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To keep a successful family business on its feet for years to come, it’s essential to have a plan for future generations. No matter how well your business has done or how long it has been around, with new years come new challenges. To keep the business growing and adapting, the future generations have to be prepared to make the right decisions and implement the correct strategies by learning from the older generations. 

Generations Working Together

The best way to prepare the future generations to take over the family business one day is by working together early on. Simply passing along the business and hoping for the best is not enough. It’s essential for generations to work alongside one another and learn from each other. The older members of the family obviously have expertise and wisdom they can pass down, while younger generations will have new ideas to adapt to the changing times. 

By working together, each generation of the family business can begin to move forward together. Rather than just passing the business along, there is a continuous line of learning from previous success stories and the trying out of new strategies. 

Define and Assign the Business Roles

As you introduce the new generation to the family business, it’s essential to assign roles early on. Chances are, there is going to be more than one family member coming into the business. To avoid confusion or friction later on, be sure everyone knows their current and future roles in the business. For example, who will take on complete ownership when the older generation retires.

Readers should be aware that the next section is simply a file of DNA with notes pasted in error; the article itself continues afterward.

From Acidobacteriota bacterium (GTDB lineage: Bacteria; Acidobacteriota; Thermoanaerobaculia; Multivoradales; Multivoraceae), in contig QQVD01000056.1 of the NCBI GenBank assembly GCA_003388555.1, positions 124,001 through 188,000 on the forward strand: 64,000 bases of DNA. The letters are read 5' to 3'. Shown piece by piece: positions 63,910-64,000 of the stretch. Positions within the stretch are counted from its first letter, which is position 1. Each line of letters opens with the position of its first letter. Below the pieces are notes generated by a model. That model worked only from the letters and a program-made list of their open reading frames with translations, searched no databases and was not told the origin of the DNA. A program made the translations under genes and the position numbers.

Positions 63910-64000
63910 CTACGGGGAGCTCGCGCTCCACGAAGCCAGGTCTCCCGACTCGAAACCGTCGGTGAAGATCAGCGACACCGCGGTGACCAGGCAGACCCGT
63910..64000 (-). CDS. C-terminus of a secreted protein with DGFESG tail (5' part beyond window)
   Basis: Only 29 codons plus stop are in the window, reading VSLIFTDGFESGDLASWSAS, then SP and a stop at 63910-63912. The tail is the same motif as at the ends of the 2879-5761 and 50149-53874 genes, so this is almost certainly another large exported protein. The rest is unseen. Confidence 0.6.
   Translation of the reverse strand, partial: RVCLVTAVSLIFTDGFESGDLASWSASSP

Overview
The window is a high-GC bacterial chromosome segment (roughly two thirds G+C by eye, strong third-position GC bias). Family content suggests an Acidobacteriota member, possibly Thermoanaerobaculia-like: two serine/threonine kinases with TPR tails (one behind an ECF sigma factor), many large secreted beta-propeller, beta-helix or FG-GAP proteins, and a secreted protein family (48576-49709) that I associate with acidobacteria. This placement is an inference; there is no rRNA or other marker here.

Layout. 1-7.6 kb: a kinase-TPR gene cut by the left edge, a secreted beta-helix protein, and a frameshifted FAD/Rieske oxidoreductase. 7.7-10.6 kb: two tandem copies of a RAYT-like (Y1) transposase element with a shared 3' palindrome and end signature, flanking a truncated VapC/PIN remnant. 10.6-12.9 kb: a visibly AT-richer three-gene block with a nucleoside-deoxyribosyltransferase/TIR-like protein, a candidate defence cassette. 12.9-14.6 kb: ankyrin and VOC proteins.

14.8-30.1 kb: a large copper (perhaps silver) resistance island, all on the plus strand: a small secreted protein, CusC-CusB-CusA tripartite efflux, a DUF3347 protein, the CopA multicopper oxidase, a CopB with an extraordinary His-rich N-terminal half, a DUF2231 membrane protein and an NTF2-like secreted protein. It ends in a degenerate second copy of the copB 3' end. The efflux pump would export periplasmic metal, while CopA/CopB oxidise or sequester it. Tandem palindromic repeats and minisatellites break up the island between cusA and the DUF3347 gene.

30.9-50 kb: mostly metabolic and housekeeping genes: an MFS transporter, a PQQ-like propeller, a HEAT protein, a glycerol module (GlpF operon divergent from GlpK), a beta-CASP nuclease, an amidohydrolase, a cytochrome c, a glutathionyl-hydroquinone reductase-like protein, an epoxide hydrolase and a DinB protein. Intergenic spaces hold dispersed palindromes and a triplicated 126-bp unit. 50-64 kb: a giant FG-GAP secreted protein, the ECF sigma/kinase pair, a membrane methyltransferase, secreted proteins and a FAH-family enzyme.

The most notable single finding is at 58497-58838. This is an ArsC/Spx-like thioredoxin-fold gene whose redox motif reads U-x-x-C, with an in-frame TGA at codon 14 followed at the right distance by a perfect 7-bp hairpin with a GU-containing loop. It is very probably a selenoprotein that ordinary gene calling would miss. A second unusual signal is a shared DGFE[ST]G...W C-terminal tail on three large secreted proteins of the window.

It’s also important to define these roles so they understand completely what their responsibilities are and what it means to the business. If they don’t have a clear and innate understanding, it can easily cost the business in the future. 

Understanding the Basic Financial and Business Concepts

Outside of each of their assigned roles, every member of the family business must understand the fundamentals of the business’s finances and concepts. Meaning, it’s essential they know the financial history of the business, how healthy the business is, and its growth opportunities. When family members don’t understand these basic concepts, there’s bound to be misunderstandings concerning dividend distributions, compensation, operating reserves, and much more. 

To pass along knowledge of the business’s concepts, give the younger generations opportunities to learn more about marketing, sales, revenue, expenses, and how to make a profit. Teaching the younger generation these key fundamentals is key to creating a sustainable future for the family business.